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Georg Danner vs Anthony C P Milnes
SenWM (2008), Bad Zwischenahn GER, rd 1, Oct-28
Dutch Defense: Semi-Leningrad Variation (A81)  ·  1-0



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Kibitzer's Corner
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Oct-09-18  saturn2: Black threatens Rh8. I thought of sonething else.

21 Nh5 is a double threat Rf1 and Nxg7.

Black has 21..Qe5 but 22. Rf1+ Ke8 23. Nxg7+ Kd7 24. Kd2 wins a piece.

Oct-09-18  boringplayer: I, too, went with 21. Nh5.
Oct-09-18  stst: I thought of something else...21.Ne6 threatening Qxg7+ IF NxN, Rf1 forks Q-K, Black Q lost.
Oct-09-18  Prosperus: Oh my God! I was considering 21. Rh5.
Premium Chessgames Member
  Check It Out: That is one cool combination.
Oct-09-18  AlicesKnight: 21.Nxg6 seemed fairly clear. Rf1 is a threat and escaping with ...Ke8 simply loses a rook. But the capture of the N makes it pretty.
Oct-09-18  cromat: sorry, for me is not so clear. Why is 21.NXg6 better as Nh5? Has white more advantage after 21.Nxg6 Ke8 22. Nxf8 Qxf8? Of course white win in both variants
Oct-09-18  malt: 21.N:g6 Qg5 (...Q:g6 22.0-0+ )
22.0-0+ Ke8 23.Kg2 R:f1 24.R:f1

21.Nh5 Qe5 22.0-0+ Ke8 23.N:g7+ Kd7

Oct-09-18  et1: I also went with Nh5. O-O is stunning.
Oct-09-18  TheaN: 9 October 2018


This one had me questioning my ability to solve Tuesdays, but the plentora of threats that White has makes a lot of moves debatable.

White's threatening g6, a battery on the f-file, the Bishop on g7 if that can be reloaded.

Eventually I did note that <21.Nxg6!> actually demolishes every shed of defense Black thought he had. Captures a crucial pawn and threatens Rf1 as well as to continue pawn grabbing with Nxe7. If Black decides <21....Qxg6?> then either 22.Rf1+ or 0-0+ wins the Queen; I'd say safety wise, <22.0-0+ +-> is better.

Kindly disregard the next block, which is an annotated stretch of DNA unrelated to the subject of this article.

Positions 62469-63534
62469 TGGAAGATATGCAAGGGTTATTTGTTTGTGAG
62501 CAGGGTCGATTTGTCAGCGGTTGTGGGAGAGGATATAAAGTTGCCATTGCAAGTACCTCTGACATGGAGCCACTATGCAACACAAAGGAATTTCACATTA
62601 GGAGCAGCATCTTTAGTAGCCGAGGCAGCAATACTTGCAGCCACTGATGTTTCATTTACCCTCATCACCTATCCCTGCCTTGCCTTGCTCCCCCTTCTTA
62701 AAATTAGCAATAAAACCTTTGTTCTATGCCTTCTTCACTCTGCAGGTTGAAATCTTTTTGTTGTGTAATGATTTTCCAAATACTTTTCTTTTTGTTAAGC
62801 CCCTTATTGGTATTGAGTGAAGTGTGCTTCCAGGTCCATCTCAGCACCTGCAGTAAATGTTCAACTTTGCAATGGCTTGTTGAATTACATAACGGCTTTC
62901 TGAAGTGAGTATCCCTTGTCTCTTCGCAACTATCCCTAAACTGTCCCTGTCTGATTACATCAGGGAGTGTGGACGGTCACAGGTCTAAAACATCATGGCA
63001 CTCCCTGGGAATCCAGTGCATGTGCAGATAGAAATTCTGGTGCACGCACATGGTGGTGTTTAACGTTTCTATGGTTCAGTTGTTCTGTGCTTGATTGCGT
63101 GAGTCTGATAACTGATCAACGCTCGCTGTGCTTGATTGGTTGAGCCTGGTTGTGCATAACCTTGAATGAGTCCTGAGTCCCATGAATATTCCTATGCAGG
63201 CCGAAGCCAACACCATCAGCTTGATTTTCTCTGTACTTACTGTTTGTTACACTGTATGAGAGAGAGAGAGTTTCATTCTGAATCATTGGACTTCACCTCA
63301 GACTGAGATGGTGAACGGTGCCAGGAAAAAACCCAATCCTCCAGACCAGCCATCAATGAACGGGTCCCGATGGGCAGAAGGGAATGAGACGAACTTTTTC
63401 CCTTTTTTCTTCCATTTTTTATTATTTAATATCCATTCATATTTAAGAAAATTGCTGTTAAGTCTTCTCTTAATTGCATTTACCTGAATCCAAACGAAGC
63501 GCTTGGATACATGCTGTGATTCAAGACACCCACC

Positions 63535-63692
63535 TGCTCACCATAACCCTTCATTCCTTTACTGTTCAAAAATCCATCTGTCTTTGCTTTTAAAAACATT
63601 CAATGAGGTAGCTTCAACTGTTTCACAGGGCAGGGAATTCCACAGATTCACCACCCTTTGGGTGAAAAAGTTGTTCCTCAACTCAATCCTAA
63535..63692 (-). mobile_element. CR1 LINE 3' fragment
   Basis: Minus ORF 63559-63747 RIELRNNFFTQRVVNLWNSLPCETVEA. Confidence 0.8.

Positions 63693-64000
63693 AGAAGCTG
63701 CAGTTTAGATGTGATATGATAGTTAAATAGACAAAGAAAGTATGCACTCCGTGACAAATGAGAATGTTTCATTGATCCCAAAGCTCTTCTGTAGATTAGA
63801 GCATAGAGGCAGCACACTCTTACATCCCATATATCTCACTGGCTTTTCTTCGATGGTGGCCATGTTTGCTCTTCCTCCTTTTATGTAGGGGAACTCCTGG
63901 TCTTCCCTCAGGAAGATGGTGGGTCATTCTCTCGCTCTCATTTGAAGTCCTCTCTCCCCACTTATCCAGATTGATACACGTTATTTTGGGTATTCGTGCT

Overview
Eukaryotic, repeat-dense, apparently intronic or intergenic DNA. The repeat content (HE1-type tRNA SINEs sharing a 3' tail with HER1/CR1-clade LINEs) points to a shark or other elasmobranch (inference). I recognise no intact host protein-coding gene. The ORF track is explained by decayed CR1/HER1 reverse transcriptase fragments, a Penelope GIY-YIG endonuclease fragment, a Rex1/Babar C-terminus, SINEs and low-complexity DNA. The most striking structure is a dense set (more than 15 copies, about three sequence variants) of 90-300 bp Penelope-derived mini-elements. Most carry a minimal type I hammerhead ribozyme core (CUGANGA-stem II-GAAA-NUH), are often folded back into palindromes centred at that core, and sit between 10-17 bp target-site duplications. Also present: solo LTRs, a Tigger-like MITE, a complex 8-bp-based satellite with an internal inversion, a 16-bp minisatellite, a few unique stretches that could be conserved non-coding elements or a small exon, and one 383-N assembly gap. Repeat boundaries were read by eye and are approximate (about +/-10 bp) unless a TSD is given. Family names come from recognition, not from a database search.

I initially discarded <21.Nh5!?<>> because of <21....Qxh5?!<>> but White escapes with the Queen after <22.Rxh5 Rh8 23.Rf5+! gxf5 24.Qxf5 +- <>>. Slightly more involved than the game line and about half as good for White but still winning.

Oct-09-18  TheaN: Though if you look at the lines a bit more indepth, 21.Nxg6 may be better objectively Black might have more resources than after 21.Nh5.

In the latter, Black can pretty much only take on h5 to avoid peril and as long as White has seen 23.Rxf5+! he's clearly winning.

Some alternatives include: 21....Qg5 22.Kd2! or 0-0-0!, 21....Ke8 22.Nxf8 Qxf8 23.Ke2!, so it's not to say Black made it harder on White to play 21....Qxg6?

Oct-09-18  Mayankk: O-O is just fancy. Doesn’t Rf1 achieve the same result i.e. resignation?

I also went with Nh5. It seemed winning and usually once you spot a winning combination, you just flip over and confirm your solution. So I didn’t analyse Nxg6 at all...

Premium Chessgames Member
  agb2002: White has a knight for a bishop.

Black threatens Rh8.

White has Ne6 and Nxg6.

In the case of 21.Ne6 Nxe6 22.Rf1 (22.dxe6+ Qxe6 23.Rf1+ Ke8 24.Qxg7? Qxe3+ - +) 22... Qxf1+ 23.Kxf1 Ng5 -23... Rh8 24.dxe6+ wins- 24.Qh1 looks good for White.


In the case of 21.Nxg6 (threatens 22.Nh8+ Rxh8+ 23.Qxf5+ Bf6 24.Rxh8 winning):

A) 21... Qxg6 22.Rf1+ Qf6 23.Rxf1+ wins decisive material.

B) 21... Qf6 22.Rf1 is even better.

C) 21... Qg5 22.Rf1+ Ke8 23.Qxg7 seems to win a piece at least. For example, 23... Qxe3+ 24.Ne2 Rxf1+ 25.Kxf1 Qf3+ 26.Ke1 and the threat 27.Qxe7# doesn't allow Black to recover material.